Recently, my wise writer/illustrator friend, Elise, marveled that we’re learning so much while reading, researching, writing, and reviewing with our writers groups; it’s like receiving a free graduate degree in children’s literature.
Her reflection sparked this meet-up mindset for me: This is more than friend-time. I’m part of a graduate program, learning from some of the best and the brightest. Don’t take one minute of this for granted.
After friendship, the best part about writers groups is the knowledge we share. For me, it’s definitely a win-win, because my comrades are all smarter than me. We’re like one big, spongy, interconnected brain. So, of course I had my writing friends in mind when I was selected this October by the MN Society of Children’s Book Writers & Illustrators (SCBWI) Conference Committee for the 2014-2015 Writer Mentorship with children’s book author, Trisha Speed Shaskan. Woo hoo! I would finally have something juicy and substantial to bring to the table!
I’m honored that Ms. Speed Shaskan (Trisha) and the committee found promise in my work and are devoted to prodding me past mediocrity. To pay this kindness forward, I’ve asked Trisha if I could share her wisdom, not only with my writers group friends, but with anyone who visits this blog. She generously said “yes,” so, rather than recapping from memory, I’ll share the email I sent to my critique friends.
To: Critique Lovelies
Subject: Mentorship notes
I met with Trisha last evening and came away with a treasure chest full of wisdom.
I inquired about diverse reactions we’ve received from reviewers pertaining to alliteration in picture books. (Who’s right, those for and against?) Trisha laughed, because she wrote a book called, IF YOU WERE ALLITERATION. For picture books, she loves it.
Concerning word choices in children’s books, she thought words like “clambered” and “musty” were perfectly acceptable—even more desirable than dumbed down words. She said to think of picture books like a poem or a song and to go with the rhythm and words that ring true to the story. Since picture books are usually read by adults to children, (unlike easy readers and early chapter books, where the words need to be carefully selected for young readers) she said, “By all means, go for elevated, beautiful, active language.”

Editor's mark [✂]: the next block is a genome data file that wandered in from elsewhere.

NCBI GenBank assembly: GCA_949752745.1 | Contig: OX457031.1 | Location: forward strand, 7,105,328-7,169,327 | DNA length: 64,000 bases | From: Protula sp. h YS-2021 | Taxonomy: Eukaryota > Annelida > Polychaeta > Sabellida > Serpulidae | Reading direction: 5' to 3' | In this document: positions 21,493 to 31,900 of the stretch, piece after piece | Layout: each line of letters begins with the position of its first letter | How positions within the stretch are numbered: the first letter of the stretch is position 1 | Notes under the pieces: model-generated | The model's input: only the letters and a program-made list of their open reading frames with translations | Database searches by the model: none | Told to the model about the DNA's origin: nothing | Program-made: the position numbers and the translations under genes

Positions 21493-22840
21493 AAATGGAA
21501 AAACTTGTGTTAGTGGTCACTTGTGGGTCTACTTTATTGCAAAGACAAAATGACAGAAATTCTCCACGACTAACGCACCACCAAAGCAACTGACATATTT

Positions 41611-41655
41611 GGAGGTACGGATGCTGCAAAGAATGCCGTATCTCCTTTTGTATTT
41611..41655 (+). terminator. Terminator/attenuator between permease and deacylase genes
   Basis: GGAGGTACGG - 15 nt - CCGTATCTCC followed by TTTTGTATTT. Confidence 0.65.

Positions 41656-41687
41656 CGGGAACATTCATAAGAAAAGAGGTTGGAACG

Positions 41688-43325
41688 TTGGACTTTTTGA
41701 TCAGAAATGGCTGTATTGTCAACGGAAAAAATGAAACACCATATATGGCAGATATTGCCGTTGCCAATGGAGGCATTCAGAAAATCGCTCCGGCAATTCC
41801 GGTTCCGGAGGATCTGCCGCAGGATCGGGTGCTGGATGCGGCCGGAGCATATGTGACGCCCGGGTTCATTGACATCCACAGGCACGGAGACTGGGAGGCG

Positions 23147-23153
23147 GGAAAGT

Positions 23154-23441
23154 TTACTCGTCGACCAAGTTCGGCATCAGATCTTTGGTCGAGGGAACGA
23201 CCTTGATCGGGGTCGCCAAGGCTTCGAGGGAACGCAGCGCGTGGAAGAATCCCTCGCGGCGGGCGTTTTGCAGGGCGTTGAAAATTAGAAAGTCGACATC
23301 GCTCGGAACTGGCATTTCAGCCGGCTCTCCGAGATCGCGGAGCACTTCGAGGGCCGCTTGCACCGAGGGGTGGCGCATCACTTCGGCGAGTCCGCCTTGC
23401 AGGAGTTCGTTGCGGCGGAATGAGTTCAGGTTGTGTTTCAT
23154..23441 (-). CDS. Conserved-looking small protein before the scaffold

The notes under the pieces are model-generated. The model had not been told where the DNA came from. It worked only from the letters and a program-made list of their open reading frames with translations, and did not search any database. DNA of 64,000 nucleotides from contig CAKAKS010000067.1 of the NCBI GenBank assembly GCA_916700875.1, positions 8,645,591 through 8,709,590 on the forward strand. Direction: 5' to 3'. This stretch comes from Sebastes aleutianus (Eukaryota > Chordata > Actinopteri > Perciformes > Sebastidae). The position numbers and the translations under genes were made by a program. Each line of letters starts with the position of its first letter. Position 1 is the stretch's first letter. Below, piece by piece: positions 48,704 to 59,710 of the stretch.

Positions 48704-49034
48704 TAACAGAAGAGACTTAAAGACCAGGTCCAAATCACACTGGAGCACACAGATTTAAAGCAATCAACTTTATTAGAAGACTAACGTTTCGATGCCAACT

And she loves onomatopoeia. In fact, in my story she suggested I add more onomatopoeia, such as a “shuffled” during the stampede scene.
Concerning critique format, the following is the one her group incorporated. They’ve tried others and like this best:
The process is similar to ours, but more formal.
The “summary” helps determine whether the writer’s vision has been successfully communicated. A bonus: it’s a helpful tool later, when creating a pitch.
“What works” helps the writer determine what to keep.
“Questions” make the story stronger. For instance, Trisha asked some of the same questions you asked. That showed me what I need to clarify.
She said it’s important to know the rules of the world we’re creating and stay consistent.
And sometimes to be generous and just tell the reader information directly, rather than trying to be subtle.
To reduce words, she gave me two examples where I used repetitive emotions (that the illustrator will certainly reinforce) and said that eliminating one in each phrase would be an effective way to condense:
- Shuddering, she slumped over her tomatoes and stroked the empty peddler space on her sash.
- The Grand Duchess stomped toward the tower. (One word can replace four.) “I’LL TOSS HER TO THE CROCODILES MYSELF!”
Her critique for my manuscript was a page and a half, single-spaced. She suggested starting with the above format, then she will follow-up with line-by-line reviews after the questions have been addressed.
I hope I’ve shared something that will help you as well.
Much thanks to Trisha for her thoughtfulness and generosity! Watch for more Speed Shaskan wisdom in future posts.